Probably it's a matter of habit. I can not imagine myself going back to AA battery. There is no problem just to carry an extra charged small battery if needed. And it last longer.
Absolutely - it's all dependent on your typical use case scenario. When I'm heading out on the road for a number of days, it can be a bit depressing to have to gather together an assortment of chargers for various devices. Being freed from packing yet another charger can feel like a small, but not insignificant triumph.
01-10-2014, 09:42 AM   #40
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QuoteOriginally posted by g026r Quote
If the plan is to use it only for old m42 lenses then only having one control dial isn't a detriment since the camera will automatically fall back to Av mode anyway.
True enough. But it is a potential restriction on using modern lenses down the road. I just wanted the OP to be aware of a difference between the two cameras. Whether or not it will
affect his decision is up to him.

I've found I'm so used to only having the one dial on my K200D that I have to remind myself that I now have 2.

On the other hand, I'm disappointed that I can't meter manual lenses using DOF preview on my K30. It's not something I do very often these days, but when you need a feature like that, it can
be very annoying to find it's missing. If I had known the feature was missing, I may have still bought my K30, but there's a difference between accepting something you know about in advance,
and getting a nasty surprise.
01-10-2014, 10:31 AM   #41
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QuoteOriginally posted by arkav Quote
but there's a difference between accepting something you know about in advance,
and getting a nasty surprise.
Exactly. I'm trying to minimize nasty surprises as much as possible.

Just got old film Zenit 122K camera from ebay with Helios lens (for the Pentax, yes ).
I forgot how heavy it was. Actually, the width of Zenit is exact as K10D - a bit more than 140 mm. Actually, it's quite comfortable. And the lens is heavy, and it feels like more camera weight would be nice to balance the lens.

And this old camera has microprism focusing. I forgot how bright it was! Definitely pentaprism is a winner for the manual focusing. Must have, imo.
01-10-2014, 11:14 AM   #42
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QuoteOriginally posted by micromacro Quote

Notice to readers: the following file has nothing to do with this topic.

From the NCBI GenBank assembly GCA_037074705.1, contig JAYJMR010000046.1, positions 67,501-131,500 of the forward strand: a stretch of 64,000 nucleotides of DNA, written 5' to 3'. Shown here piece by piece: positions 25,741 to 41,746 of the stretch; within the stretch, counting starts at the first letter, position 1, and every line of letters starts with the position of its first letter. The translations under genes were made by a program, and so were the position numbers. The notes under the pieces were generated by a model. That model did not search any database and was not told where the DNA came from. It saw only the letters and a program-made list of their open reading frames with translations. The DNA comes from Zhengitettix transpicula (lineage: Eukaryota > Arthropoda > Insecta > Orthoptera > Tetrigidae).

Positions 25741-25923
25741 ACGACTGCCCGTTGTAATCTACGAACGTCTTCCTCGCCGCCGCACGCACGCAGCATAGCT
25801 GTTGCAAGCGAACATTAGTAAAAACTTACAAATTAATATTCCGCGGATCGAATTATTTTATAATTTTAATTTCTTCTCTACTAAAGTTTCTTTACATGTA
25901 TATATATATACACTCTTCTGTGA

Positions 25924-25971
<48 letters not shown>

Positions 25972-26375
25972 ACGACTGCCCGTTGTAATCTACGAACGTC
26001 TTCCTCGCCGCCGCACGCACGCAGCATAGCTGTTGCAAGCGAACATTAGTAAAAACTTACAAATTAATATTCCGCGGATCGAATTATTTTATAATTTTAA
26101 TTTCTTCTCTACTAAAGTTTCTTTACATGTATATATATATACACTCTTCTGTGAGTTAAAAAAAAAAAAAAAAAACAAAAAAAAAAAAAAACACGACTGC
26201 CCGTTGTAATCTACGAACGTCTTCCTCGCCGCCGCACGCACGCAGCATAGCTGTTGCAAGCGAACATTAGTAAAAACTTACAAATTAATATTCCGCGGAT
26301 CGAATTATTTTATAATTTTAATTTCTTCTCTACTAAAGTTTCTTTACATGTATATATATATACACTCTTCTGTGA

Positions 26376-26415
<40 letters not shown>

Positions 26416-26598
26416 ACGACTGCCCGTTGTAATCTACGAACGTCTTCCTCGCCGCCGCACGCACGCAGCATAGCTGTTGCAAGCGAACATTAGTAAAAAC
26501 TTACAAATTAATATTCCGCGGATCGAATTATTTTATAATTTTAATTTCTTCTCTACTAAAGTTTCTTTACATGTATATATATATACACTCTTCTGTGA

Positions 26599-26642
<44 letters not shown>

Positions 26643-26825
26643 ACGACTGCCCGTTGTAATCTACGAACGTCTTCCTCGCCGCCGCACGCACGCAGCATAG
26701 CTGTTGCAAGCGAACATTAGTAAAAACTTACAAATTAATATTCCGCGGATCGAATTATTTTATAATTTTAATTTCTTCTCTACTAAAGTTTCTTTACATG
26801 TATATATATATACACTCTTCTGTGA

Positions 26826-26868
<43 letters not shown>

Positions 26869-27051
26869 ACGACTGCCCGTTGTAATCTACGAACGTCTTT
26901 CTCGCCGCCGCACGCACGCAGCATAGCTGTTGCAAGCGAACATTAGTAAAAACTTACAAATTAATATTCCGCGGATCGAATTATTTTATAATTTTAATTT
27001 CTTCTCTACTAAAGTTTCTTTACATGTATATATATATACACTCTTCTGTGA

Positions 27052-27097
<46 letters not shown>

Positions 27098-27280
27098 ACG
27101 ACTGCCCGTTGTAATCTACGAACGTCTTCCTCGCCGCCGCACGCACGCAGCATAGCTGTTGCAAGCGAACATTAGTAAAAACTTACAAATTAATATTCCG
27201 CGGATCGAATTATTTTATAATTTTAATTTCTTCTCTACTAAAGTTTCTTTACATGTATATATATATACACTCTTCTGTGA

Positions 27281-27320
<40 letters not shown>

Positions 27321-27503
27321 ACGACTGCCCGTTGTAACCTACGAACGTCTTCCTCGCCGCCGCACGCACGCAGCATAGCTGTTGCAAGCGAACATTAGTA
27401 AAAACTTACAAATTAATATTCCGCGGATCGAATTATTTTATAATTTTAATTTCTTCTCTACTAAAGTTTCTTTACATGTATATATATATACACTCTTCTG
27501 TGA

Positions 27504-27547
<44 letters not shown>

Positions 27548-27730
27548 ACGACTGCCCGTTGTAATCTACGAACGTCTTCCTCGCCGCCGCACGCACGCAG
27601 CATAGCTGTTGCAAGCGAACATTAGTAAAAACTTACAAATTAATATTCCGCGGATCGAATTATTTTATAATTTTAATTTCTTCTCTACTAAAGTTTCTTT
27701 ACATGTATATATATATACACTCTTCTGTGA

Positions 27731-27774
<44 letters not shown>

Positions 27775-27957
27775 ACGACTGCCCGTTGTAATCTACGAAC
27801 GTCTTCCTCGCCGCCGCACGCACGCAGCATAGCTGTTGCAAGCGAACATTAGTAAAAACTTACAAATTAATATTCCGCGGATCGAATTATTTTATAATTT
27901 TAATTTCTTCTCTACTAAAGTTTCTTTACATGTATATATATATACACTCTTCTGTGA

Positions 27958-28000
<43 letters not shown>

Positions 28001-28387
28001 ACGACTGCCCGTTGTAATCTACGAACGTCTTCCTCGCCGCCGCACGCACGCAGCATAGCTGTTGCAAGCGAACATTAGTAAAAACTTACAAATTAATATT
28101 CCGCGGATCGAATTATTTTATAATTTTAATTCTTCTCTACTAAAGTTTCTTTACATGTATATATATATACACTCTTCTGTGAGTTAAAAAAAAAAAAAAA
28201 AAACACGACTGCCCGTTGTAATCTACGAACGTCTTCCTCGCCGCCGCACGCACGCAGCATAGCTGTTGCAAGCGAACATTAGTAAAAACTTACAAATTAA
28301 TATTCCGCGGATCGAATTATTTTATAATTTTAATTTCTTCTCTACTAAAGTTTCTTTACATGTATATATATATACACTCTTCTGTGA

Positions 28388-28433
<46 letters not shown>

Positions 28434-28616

I forgot how heavy it was. Actually, the width of Zenit is exact as K10D - a bit more than 140 mm. Actually, it's quite comfortable. And the lens is heavy, and it feels like more camera weight would be nice to balance the lens.

And this old camera has microprism focusing. I forgot how bright it was! Definitely pentaprism is a winner for the manual focusing. Must have, imo.
I don't remember anyone complaining that the K10D was overly large/heavy, but like I said, I've never held one myself.

I wouldn't get my hopes up too high. A modern APS-c DSLR viewfinder is probably going to look dimmer than an old FF film SLR viewfinder, even if it has a pentaprism.
If you like the focus screen with split prism and/or microprism, for manual focusing, you can install one in your DSLR. I've been considering getting one myself, but I'm unsure of
how it will affect metering, and whether it will even work with slower zooms.

Another focusing aid that some speak highly of is a viewfinder magnifier. Less expensive than a focus screen, and easier to install/uninstall. Both together would probably be
a great combination ( for the case where focus peaking is either unavailable or unusable ).
01-10-2014, 12:14 PM   #43
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QuoteOriginally posted by micromacro Quote
I tried live view with manual focusing on my Canon. It's useless compare to view finder.
How much better Pentax live view for manual can be? I can not focus even with reading glasses.
I only do it on a tripod. You can magnify the screen up to 10x on the K-7 for precision, but the screen has lag which makes handholding the magnified view difficult.
01-10-2014, 05:34 PM - 1 Like   #44
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QuoteOriginally posted by Just1MoreDave Quote
I only do it on a tripod. You can magnify the screen up to 10x on the K-7 for precision, but the screen has lag which makes handholding the magnified view difficult.
Yep, live view is helpful when there is no tripod also, but some surface to put the camera on instead. Using live view while holding the camera is a pain, viewfinder is much better.

Anyway, thank you all of you, guys, for help! I'm done with all research.
Next time, if everything goes as planned, I will come back with my Pentax K 10D.
01-10-2014, 06:38 PM   #45
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Manual focus lens, catch in focus

To use older, manual focus lenses, I really like "catch in focus," which I know is available with the cameras I have: K-20, K-7, and K-5II. I do not know which earlier Pentax digital cameras offered this feature. One interesting thing about Pentax documentation of the "catch in focus" feature is that the manual seems to indicate that it is used for a moving object that is expected to move into the focus range. However, the feature seems to work perfectly well when you simply frame a stationery object in the viewing frame and then turn the focussing ring until the shutter actuates. It is unclear whether Pentax anticipated the feature to be used in this fashion or not. Some of the manuals may document the feature differently, but I have seen only the K-20, K-7, and K-5II. Maybe someone else may be able to offer further clarification on this matter.

ADDED COMMENT:

I have a K-20 with Katz eye split prism focussing screen. Then the camera has catch in forus, then it has the green focussing icon you see through the viewfinder. All in all, one should hardly miss autofocus with all these focussing aids!

Last edited by ivanvernon; 01-10-2014 at 06:42 PM. Reason: To add the ADDED COMMENT.